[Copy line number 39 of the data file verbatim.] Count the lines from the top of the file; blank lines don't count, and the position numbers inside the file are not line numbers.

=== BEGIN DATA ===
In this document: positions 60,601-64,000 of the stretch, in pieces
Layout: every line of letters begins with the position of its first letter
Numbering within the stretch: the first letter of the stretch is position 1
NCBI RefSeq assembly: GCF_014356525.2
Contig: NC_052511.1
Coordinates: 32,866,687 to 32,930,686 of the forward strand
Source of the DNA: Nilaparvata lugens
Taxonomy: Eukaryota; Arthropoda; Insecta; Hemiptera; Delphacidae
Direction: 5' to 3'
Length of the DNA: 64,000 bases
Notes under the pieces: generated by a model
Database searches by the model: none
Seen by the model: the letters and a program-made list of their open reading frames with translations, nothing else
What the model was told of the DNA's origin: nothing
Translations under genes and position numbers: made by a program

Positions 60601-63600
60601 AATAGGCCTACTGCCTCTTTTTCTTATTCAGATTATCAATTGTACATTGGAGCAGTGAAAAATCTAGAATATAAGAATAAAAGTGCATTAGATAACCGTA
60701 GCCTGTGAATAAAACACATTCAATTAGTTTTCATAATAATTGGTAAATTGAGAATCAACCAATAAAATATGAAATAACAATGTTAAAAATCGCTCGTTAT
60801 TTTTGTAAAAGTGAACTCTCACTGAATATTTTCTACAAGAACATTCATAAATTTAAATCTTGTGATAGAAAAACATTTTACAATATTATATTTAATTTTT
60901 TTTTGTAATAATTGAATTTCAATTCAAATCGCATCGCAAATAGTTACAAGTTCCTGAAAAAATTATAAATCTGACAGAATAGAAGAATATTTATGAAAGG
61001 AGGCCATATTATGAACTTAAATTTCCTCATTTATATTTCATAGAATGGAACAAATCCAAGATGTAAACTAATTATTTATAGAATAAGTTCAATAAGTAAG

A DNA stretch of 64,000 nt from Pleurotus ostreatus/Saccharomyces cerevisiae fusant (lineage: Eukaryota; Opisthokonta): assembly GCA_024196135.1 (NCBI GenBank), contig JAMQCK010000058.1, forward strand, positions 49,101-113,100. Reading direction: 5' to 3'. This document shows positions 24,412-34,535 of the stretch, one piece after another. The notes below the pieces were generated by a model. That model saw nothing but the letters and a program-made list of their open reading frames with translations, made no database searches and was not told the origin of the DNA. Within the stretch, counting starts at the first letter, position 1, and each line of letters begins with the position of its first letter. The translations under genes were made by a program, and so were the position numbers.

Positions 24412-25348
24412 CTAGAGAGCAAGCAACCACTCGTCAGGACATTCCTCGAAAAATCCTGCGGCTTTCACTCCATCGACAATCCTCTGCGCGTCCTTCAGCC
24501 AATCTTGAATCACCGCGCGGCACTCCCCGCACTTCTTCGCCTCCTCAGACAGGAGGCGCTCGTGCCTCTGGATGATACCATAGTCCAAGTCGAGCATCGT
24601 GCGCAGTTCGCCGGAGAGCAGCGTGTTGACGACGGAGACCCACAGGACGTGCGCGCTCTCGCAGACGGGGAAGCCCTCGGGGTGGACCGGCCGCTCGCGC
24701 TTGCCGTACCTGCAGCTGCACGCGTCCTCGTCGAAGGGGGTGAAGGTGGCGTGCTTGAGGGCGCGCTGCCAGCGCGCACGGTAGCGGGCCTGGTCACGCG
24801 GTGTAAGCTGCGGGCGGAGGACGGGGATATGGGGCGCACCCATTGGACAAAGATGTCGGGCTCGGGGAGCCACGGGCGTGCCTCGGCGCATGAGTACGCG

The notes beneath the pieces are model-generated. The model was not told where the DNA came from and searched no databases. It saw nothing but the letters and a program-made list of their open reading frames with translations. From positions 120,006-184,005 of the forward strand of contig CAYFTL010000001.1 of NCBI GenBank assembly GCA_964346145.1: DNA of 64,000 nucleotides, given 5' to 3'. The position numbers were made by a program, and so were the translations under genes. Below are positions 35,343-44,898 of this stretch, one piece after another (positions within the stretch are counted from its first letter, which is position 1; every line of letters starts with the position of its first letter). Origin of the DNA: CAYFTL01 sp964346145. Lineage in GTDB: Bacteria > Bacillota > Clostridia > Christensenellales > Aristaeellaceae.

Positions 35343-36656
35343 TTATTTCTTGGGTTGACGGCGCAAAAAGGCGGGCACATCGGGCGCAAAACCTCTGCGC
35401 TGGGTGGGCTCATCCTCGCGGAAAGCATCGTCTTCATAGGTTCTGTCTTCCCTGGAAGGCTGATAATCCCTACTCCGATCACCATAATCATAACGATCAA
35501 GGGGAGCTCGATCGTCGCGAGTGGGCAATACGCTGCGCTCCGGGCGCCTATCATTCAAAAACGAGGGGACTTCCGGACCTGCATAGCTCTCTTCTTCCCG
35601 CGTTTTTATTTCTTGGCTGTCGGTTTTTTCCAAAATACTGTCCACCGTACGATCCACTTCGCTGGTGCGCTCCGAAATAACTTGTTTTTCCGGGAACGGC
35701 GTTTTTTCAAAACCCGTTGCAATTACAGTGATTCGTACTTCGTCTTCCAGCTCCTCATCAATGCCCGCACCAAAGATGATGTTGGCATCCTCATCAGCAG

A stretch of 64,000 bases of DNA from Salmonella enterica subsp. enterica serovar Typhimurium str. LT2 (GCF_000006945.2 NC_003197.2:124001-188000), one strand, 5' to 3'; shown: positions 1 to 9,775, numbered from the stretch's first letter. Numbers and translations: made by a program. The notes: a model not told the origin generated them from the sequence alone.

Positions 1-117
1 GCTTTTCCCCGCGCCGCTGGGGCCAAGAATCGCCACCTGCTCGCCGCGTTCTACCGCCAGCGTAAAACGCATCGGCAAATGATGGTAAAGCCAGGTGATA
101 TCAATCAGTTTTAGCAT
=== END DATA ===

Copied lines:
101 TCAATCAGTTTTAGCAT